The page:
Business Intelligence Best Practices - BI-BestPractices.com

Collaboration. Communication. Community.

 
 
 Printer-friendly
 E-mail to friend
  Comments
ADVERTISEMENT
Assessing Your Organization's Readiness for Performance Dashboards

by Wayne Eckerson
Performance Dashboards are a popular way of monitoring organizational performance. However, they can’t take root in a hostile environment. The organization must be ready to accept and nurture a performance management system for it to succeed.

Performance Dashboards are a popular way of monitoring organizational performance. However, they can’t take root in a hostile environment. The organization must be ready to accept and nurture a performance management system for it to succeed.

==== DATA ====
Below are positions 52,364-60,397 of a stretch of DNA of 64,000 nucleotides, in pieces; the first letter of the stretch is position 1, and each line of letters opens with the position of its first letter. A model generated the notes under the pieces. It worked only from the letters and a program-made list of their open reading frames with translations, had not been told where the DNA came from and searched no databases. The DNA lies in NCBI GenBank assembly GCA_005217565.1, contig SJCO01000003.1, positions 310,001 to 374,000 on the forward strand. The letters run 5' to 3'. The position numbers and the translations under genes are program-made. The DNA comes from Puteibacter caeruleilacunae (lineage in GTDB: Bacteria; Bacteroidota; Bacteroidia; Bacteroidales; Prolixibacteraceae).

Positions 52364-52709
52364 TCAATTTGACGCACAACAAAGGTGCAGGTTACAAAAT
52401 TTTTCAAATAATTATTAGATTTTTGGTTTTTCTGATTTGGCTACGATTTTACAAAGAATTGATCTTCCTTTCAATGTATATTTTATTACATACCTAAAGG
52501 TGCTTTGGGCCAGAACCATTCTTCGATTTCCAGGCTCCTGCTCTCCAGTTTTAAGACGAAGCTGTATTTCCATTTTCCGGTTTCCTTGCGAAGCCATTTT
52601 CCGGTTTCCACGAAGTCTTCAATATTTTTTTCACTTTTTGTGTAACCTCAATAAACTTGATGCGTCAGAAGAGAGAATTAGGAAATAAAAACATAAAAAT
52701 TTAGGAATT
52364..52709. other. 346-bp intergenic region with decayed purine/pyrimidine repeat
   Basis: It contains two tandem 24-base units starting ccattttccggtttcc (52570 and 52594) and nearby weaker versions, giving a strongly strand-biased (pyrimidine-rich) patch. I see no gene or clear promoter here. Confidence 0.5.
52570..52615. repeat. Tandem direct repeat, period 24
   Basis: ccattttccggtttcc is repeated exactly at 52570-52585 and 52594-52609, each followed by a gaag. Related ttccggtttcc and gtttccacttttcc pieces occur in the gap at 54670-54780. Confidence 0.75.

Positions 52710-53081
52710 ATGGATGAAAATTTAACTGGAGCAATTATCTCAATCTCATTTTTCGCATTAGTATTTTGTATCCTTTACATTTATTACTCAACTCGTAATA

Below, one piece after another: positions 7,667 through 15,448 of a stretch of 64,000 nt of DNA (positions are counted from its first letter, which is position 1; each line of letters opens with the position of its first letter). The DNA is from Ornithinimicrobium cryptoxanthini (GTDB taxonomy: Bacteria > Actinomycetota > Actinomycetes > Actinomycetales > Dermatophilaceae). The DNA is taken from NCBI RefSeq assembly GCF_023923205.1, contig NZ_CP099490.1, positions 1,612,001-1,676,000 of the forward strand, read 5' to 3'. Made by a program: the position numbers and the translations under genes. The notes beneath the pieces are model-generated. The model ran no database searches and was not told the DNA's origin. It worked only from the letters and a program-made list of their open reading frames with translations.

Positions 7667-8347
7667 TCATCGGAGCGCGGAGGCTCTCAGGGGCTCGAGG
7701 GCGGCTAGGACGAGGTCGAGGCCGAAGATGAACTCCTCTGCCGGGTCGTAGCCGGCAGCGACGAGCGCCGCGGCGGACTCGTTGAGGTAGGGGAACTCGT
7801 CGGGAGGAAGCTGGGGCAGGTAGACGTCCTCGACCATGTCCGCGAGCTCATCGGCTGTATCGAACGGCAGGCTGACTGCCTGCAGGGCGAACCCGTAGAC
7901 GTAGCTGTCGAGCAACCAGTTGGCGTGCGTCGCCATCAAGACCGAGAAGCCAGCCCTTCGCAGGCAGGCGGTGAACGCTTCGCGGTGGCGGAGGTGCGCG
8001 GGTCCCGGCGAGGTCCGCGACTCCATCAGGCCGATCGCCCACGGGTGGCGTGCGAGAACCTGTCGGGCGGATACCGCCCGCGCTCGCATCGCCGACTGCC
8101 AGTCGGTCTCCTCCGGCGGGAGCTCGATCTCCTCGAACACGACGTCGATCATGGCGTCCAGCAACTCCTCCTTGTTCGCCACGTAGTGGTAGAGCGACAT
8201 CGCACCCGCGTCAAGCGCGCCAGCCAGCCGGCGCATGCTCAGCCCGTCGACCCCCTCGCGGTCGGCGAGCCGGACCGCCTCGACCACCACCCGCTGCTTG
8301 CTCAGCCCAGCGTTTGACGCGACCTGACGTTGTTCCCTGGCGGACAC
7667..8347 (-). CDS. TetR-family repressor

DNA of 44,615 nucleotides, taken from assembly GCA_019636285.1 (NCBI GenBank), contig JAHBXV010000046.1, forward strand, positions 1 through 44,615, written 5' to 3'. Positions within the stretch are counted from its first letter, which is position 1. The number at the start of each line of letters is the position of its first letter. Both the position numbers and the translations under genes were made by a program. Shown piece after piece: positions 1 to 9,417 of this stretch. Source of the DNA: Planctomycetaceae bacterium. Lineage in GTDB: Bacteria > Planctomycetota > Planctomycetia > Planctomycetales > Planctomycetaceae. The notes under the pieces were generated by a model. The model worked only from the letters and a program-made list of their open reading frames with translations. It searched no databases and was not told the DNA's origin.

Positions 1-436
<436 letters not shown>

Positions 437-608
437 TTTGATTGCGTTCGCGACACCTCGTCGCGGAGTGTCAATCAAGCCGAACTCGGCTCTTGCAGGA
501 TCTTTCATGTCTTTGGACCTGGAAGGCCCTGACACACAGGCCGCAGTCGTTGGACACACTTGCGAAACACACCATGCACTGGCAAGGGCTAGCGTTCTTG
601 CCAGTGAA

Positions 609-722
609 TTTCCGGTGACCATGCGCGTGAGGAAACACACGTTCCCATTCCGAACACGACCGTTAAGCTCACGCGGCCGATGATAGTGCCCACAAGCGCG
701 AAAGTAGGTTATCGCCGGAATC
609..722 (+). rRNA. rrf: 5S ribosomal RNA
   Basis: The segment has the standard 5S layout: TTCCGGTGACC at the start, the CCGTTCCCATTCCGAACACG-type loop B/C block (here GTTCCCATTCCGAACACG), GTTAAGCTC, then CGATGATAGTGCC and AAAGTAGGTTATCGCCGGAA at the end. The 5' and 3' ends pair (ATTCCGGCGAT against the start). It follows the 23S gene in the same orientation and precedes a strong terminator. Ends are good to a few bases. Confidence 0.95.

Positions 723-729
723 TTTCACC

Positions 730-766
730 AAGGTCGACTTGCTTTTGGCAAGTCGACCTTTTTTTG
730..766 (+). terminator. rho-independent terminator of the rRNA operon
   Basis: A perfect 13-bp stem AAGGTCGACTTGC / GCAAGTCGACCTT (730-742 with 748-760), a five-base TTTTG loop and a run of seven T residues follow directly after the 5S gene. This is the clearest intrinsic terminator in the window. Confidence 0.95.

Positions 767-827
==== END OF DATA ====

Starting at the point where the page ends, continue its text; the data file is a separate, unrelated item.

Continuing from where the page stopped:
The following 10 criteria are good ways to evaluate an organization’s readiness to deploy and sustain a performance management system for the long haul:

  1. A clearly defined strategy
  2. Strong, committed sponsorship
  3. A clear and urgent need
  4. The support of mid-level managers
  5. The appropriate scale and scope
  6. A strong team and available resources
  7. A culture of measurement
  8. Alignment between business and IT
  9. Trustworthy and available data
  10. A solid technical infrastructure

Let’s consider each of these criteria.

1. A Clearly Defined Strategy
A performance dashboard is a window into an organization’s strategy and planning processes, especially dashboards that track business strategy. If the strategy and planning processes are unclear, unaligned, or uncoordinated, the Performance Dashboard will be ineffective and short-lasting.